Most producers raise their own forages. There are times when shortages occur and purchased forage is needed to balance the ration. The most difficult part regarding forages is determining an accurate price. There are two methods to assign a price to home-raised forages. A price is assigned to the home-raised forage that includes seed, fertilizer, chemicals, custom hire, rent and overheads or the market price of the forage if it were sold today. The Department of Animal Science at Penn State maintains a monthly feed price list on all ingredients, including forages. If the producer already has an accurate price for their home-raised forages, that price can be used in addition to the market price. Table 1 lists prices for home-raised feeds based on a profitability ranking (FINPACK®). Price per ton is heavily influenced by the amount harvested.

Table 1. Forage crop enterprise analysis combined for years 2016 and 2017 and sorted by return over labor and management.1

  Low profit Medium profit High profit
Corn silage      
Number of farms 16 17 17
Acres, average 212 306 152
Yield per acre (as-fed tons) 15.25 19.83 21.6
Cost per ton, $ 40.51 31.43 22.58
Cost per acre, $ 617.78 623.31 487.65
Alfalfa haylage      
Number of farms 8 9 9
Acres, average 112 74 91
Yield per acre (as-fed tons) 6.89 11.9 14.38
Cost per ton, $ 78.81 51.35 35.5
Cost per acre, $ 542.64 611.52 510.4
Small grain silage      
Number of farms 13 13 14
Acres, average 176 184 270
Yield per acre (as-fed tons) 5.52 5.67 8.2
Cost per ton, $ 61.6 40.12 33.85
Cost per acre, $ 340.3 227.45 277.56
Grass hay      
Number of farms 11 12 12
Acres, average 32 106 47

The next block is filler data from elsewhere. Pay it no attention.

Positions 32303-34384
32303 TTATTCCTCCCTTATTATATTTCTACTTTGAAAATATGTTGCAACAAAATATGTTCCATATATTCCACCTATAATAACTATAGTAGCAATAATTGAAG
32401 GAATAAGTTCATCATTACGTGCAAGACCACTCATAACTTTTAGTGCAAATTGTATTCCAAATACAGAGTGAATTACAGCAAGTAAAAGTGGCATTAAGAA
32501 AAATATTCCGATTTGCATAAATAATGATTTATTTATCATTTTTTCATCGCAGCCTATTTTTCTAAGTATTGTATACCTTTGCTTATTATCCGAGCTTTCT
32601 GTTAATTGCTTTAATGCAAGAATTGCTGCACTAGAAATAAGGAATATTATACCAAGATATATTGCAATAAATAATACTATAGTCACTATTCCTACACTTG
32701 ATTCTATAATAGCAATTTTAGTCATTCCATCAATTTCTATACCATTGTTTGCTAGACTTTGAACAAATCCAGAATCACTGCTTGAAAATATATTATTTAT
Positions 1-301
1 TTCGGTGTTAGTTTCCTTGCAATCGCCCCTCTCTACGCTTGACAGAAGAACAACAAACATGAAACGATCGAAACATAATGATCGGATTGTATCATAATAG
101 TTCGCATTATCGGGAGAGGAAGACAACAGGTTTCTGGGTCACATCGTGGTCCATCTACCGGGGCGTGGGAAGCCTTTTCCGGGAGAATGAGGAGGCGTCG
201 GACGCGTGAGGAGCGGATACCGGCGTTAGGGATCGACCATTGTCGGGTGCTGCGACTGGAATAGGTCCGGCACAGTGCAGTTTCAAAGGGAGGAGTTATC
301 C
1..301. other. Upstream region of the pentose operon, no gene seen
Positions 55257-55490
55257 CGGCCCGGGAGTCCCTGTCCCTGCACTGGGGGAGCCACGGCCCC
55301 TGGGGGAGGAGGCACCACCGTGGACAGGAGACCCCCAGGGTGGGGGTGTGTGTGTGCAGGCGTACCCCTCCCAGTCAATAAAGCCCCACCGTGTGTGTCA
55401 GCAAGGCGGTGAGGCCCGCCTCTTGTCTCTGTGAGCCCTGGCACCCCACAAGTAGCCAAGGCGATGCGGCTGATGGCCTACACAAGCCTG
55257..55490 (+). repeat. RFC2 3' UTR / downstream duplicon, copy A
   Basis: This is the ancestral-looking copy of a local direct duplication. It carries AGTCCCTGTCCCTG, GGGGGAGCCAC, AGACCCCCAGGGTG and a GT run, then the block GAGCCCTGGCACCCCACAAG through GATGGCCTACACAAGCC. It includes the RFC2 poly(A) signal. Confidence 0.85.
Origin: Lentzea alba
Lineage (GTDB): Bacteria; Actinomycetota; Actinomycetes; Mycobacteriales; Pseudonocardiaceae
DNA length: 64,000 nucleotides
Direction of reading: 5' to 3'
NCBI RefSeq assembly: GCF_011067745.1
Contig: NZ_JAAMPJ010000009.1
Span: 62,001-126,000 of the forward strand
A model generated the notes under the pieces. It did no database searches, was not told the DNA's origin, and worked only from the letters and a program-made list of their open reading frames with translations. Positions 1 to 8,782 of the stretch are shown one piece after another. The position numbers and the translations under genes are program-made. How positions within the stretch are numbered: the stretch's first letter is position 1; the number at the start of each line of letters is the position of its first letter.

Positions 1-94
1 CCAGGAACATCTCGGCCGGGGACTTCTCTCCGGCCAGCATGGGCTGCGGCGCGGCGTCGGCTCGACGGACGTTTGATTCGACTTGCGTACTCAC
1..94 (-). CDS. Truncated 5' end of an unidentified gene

Yield per acre (as-fed tons) 2.1 2.84 3.92
Cost per ton, $ 231.95 111.87 64.45
Cost per acre, $ 487.53 317.39 252.33
Corn grain      
Number of farms 11 12 13
Acres, average 76 240 126
Yield per acre (as-fed bushels) 104.65 200.06 192.33
Cost per bushel, $ 4.62 3.18 2.37
Cost per acre, $ 483.93 635.42 456.38
Number of farms 10 10 11
Acres, average 89 152 99
Yield per acre (as-fed bushels) 42.37 56.93 57.93
Cost per bushel, $ 9.25 7.46 4.48
Cost per acre, $ 391.88 424.99 259.76

1Based on 25 PA farms participating in two-year (2016-2017) Crops to Cow project (Ishler, Goodling, & Beck, 2018), and analyzed with RankEm software (Minnesota, 2018b).

Concentrates and By-Product Feeds

Much variation exists on farms between home-raised and purchased feeds. The only price the producer uses is the actual purchase price for any grain, by-product, grain mix, and/or mineral vitamin mix. In the event producers forward contract on a feedstuff, they should use the contracted price.

Creating a Benchmark for Success

One approach for using IOFC is to compare against a benchmark. A high IOFC benchmark means that given the herd’s daily average milk production, the feed cost per cow is relatively low and gross earnings are relatively high. An example would be feed costs accounting for 40 percent or less of the milk income. A low IOFC benchmark means the feed cost per cow is too high and gross earnings are relatively low, which would be feed costs accounting for 60 percent or greater of the milk income. Milk price will vary from month to month and from farm to farm due to the prevalence of component pricing and milk quality premiums in each region. This will affect the level of IOFC.

The following formulas are used to define the low and high IOFC benchmark:

Low IOFC Benchmark = Pmilk x (DAMP/100) – 0.60 * DAMP * Pmilk/100

High IOFC Benchmark = Pmilk x (DAMP/100) – 0.40 * DAMP * Pmilk/100

These benchmarks use the farm’s actual daily average milk production calculated from the bulk tank. In addition, feed costs are measured as a percent of daily average milk production. In Figures 2a and 2b, the example herd is examined based on the market price of feeds and their on-farm costs. On a market basis the dairy’s IOFC falls between the high and low range, which is typical of many farms (Figure 2a). Using the dairy’s actual costs (Figure 2b) the farm is doing a very good job with IOFC based on current milk production and feed costs. The IOFC exceeds the high range of the benchmark, which is good. If a farm trends continuously toward the low end that may represent some opportunities for cost control. However, the key number missing from this benchmark is the breakeven IOFC for the dairy.

Figure 2a. Example calculation of IOFC using market feed costs and production.